Hearing screening in Australian aboriginal universitystudents

Ward B.R., McPherson B. and Thomason J.E.-M. (1994) Hearing screening in Australian aboriginal universitystudents. Public Health, 108 1: 43-48. doi:10.1016/S0033-3506(05)80034-4


Author Ward B.R.
McPherson B.
Thomason J.E.-M.
Title Hearing screening in Australian aboriginal universitystudents
Journal name Public Health   Check publisher's open access policy
ISSN 0033-3506
Publication date 1994-01-01
Sub-type Article (original research)
DOI 10.1016/S0033-3506(05)80034-4
Open Access Status Not Open Access
Volume 108
Issue 1
Start page 43
End page 48
Total pages 6
Subject 3306 Health (social science)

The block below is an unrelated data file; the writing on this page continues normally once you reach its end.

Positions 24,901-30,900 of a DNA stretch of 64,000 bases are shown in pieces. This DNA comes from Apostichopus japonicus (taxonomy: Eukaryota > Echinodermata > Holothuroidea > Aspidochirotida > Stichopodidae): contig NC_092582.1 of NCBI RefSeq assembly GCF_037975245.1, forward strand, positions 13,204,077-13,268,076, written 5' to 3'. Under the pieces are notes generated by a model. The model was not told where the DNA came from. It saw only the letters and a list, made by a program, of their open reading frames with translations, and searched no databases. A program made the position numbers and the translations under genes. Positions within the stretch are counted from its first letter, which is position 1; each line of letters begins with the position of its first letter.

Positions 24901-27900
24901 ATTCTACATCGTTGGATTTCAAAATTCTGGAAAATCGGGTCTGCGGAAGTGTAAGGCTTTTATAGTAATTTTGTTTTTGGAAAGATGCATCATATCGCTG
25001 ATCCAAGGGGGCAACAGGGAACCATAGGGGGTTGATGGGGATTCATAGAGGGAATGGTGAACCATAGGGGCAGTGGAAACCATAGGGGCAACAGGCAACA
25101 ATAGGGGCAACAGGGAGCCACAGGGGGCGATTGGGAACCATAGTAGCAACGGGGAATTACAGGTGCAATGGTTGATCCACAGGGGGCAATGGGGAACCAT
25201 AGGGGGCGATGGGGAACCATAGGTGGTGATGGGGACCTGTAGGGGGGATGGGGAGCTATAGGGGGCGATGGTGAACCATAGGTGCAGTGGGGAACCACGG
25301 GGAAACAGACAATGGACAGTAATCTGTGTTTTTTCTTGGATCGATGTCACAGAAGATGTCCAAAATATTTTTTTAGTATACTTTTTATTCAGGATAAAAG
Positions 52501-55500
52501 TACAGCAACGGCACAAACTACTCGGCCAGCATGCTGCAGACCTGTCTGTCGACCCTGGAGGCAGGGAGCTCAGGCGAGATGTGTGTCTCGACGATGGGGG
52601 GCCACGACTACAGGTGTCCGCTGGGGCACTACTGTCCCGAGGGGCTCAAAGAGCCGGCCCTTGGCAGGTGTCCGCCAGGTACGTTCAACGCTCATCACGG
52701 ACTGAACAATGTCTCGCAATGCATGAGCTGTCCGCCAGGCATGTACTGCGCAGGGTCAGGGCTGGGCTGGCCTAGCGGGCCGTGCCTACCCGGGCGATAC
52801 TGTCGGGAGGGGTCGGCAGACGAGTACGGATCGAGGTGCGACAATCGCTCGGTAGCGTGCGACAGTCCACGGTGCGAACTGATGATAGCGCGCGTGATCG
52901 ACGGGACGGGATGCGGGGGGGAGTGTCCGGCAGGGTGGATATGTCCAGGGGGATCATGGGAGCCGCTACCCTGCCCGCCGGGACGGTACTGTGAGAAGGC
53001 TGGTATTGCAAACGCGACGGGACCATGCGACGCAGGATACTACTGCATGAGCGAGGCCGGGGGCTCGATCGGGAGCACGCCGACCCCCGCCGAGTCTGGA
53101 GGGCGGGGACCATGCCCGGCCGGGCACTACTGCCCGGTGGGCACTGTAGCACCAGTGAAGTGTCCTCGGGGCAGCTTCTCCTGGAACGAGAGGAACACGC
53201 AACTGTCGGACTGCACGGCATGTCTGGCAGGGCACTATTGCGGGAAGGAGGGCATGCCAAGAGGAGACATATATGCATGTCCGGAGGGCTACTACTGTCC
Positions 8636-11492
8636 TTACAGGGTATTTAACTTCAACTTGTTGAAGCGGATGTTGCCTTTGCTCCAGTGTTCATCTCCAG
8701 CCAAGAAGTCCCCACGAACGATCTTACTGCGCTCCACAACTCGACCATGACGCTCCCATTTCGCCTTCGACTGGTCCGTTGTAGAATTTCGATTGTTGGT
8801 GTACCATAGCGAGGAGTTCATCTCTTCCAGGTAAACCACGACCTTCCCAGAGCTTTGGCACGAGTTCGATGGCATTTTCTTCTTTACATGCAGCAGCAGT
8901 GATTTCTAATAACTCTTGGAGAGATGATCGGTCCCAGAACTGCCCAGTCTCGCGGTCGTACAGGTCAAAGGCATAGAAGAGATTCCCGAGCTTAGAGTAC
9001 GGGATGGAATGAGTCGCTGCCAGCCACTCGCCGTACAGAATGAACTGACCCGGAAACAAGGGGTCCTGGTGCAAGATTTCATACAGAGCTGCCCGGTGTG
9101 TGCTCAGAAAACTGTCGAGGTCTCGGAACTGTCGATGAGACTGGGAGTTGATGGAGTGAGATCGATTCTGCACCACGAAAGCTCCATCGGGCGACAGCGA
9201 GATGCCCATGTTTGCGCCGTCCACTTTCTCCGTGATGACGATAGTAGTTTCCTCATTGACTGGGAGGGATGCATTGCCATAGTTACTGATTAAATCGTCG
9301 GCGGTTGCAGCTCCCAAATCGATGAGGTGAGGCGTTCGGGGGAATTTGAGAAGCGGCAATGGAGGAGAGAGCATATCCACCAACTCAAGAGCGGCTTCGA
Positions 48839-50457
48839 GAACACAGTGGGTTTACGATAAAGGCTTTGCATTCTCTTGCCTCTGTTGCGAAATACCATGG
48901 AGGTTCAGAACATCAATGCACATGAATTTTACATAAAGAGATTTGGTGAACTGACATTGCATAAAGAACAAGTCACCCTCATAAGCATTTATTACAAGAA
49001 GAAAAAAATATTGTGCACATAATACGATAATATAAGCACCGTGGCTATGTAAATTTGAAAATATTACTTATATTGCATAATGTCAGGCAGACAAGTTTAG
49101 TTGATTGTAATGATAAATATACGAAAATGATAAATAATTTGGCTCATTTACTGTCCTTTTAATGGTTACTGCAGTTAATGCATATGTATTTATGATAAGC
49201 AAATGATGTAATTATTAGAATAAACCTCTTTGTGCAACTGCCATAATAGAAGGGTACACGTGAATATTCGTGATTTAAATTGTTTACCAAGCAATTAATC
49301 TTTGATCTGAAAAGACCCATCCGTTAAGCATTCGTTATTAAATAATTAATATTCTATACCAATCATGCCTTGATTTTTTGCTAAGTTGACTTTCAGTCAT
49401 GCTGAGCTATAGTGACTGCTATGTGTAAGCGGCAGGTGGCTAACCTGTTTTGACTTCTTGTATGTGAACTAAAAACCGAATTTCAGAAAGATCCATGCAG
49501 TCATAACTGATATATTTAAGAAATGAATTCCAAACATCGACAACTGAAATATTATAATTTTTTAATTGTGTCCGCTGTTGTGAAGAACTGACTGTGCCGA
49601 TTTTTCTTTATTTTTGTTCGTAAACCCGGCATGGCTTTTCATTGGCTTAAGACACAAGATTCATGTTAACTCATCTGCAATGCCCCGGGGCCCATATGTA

Abstract Many indigenous peoples have been found to show an increased prevalence of both middle ear disorder and associated conductive hearing loss. Hearing loss may cause educational disadvantage during school years. For many indigenous populations in developed countries there are now increasing opportunities to participate in established formal education. This has led to greater numbers of indigenous students in post-secondary education. This study examined the results of a three-year hearing health programme for Australian Aboriginal students entering university studies. Prevalence rates were compared with those of urban Aboriginal adult non-students and non-indigenous populations. It was found that 15.5% of indigenous university students had a unilateral or bilateral hearing loss. Recommended screening procedures and methods to enhance classroom listening for indigenous hearing impaired students were suggested.
Q-Index Code C1
Q-Index Status Provisional Code
Institutional Status Unknown

Document type: Journal Article
Sub-type: Article (original research)
Collection: Scopus Import - Archived
 
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Created: Tue, 28 Jun 2016, 13:33:25 EST by System User